If the first week is anything to go by, the relationship between the Donald J Trump administration and the press will be anything but cosy. That’s excellent news for journalism, argues Paul Brislen.
Day One of Trumpton got off to a rocky start with the new press secretary for The Donald taking to the podium not to impart news of the new administration’s first day in office but instead to lambast media for daring to suggest Donald’s inauguration wasn’t the best there’s ever been. If that wasn’t bad enough, another Trump staffer then had to clarify what the Press Secretary had meant by his shouting, giving us the immortal “alternative facts”, a coinage that would do George Orwell proud.
Day Two (actually, Day Five but time is clearly standing still for @PressSec) went no better with an actual press conference (referred to as the “first press conference”, thus assigning the previous day’s rant to the dustbin of “did that actually happen?”) that ended with questions being taken from the softest of friendly reporters and even then proceeding with few answers.
This is a great opportunity for journalism and may just be the saving of mainstream media as we know it.
Mainstream Media (MSM to us hep cats in the digital space) has been stumbling along without a clue for quite some time now. Since the advent of Google, Facebook and social media in general, MSM has been rudderless, powerless to stop the steady crumbling of its business model.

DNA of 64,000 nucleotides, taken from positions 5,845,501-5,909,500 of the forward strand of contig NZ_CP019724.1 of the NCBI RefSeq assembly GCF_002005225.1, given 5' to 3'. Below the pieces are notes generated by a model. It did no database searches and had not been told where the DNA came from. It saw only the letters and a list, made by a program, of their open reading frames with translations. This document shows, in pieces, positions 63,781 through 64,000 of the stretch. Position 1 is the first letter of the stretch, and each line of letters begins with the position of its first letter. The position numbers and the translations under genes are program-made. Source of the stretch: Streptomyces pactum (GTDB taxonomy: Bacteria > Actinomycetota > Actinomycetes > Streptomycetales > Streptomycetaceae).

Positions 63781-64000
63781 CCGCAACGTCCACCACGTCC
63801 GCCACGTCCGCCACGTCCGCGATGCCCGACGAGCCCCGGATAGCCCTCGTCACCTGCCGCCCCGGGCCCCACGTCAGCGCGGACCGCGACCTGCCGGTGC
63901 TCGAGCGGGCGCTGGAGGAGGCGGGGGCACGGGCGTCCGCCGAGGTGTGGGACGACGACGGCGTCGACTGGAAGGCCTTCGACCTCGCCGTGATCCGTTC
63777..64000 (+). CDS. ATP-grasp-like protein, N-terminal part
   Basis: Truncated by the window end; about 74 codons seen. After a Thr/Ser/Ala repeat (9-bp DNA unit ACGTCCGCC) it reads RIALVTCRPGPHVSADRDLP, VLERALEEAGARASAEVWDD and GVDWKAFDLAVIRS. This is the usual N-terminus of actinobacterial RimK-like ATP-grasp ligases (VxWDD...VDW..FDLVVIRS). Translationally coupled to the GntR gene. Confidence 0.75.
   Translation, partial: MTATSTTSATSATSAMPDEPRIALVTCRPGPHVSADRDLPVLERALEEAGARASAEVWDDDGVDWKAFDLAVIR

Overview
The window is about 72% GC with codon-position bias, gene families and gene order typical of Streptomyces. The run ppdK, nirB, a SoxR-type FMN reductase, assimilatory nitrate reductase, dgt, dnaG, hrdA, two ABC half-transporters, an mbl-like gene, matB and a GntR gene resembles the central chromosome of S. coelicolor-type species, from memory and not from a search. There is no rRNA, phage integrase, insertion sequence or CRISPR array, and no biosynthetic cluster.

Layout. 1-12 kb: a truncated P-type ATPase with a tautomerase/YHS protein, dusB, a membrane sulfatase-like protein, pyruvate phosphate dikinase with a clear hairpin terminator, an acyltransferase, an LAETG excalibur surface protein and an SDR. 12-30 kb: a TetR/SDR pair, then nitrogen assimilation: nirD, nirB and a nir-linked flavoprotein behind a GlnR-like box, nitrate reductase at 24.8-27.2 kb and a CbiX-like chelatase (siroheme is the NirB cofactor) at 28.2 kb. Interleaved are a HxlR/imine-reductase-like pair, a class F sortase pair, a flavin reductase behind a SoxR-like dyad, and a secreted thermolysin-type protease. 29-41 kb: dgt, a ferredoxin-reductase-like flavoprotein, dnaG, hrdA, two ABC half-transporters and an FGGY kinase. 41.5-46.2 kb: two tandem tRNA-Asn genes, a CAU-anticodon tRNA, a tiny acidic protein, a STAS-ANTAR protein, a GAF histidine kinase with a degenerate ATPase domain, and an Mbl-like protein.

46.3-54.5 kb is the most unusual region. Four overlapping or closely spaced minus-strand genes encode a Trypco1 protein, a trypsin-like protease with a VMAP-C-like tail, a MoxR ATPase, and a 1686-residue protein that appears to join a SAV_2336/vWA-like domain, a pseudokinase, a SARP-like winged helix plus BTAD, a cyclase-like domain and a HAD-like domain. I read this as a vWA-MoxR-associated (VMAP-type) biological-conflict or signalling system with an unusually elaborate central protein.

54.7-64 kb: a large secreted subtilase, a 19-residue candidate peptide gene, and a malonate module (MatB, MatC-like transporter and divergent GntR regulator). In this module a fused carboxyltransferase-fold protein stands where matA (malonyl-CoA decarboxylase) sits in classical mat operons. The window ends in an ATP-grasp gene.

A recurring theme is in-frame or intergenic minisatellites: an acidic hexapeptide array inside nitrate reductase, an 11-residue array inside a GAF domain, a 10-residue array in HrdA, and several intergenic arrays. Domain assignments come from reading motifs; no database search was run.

Actually, I’d say the rot set in a lot earlier. When I was a reporter (note to young reporters: when you start saying things like this it’s time to hand in your notebook and pencil and switch to public relations because you’re done), this newfangled website thing called TradeMe had not long launched and was looking for a buyer. It offered itself to Buy Sell and Exchange, the weekly classified advertising rag that consisted of roughly three million pieces of advertising every single week, but BSE declined the kind offer.
Morgan and co were pushing a sale for $1 million. Eventually TradeMe sold to Fairfax for $700 million – a number so outrageous I declined to run the story until I had verification that there wasn’t a decimal point missing from the number.
Today it’s hard to really remember what life was like before TradeMe came along but I do recall one New Zealand Herald edition with so many ads in its car section that it didn’t have room for any copy. No story at all – just ads.
It was a licence to print money and APN and Fairfax and others treated it in just that way.
They could have invested in TradeMe. They could have built their own version. They could have cornered the market for classifieds, for house sales, for jobs, for all of these things because they already had cornered the market. But when the market moved they declined to spend and compete and so were crushed like bugs under the internet’s wheel of fortune.
Eventually these media behemoths set up their own websites and gave away their product for free. For reasons as yet uncovered, this led to a lot of people not paying to buy their newspapers, which led to calls for cost reductions, which led to the number of journalists gainfully employed by said newspapers being slashed, which led to fewer readers, which led to more panic, more cost reductions, more layoffs and so on until today.
This has happened in newsrooms around the world. Entire publications have vanished into the ether and yet the readers remain. People want news and they want more of it. Yet we are defunding news coverage steadily right around the world.
Now, thanks to Donald and company, suddenly MSM has a real opponent, someone they can obviously and clearly call out. Mainstream media’s output of truth, accuracy and verifiable facts were thrust into the limelight by a president who believes in none of these things.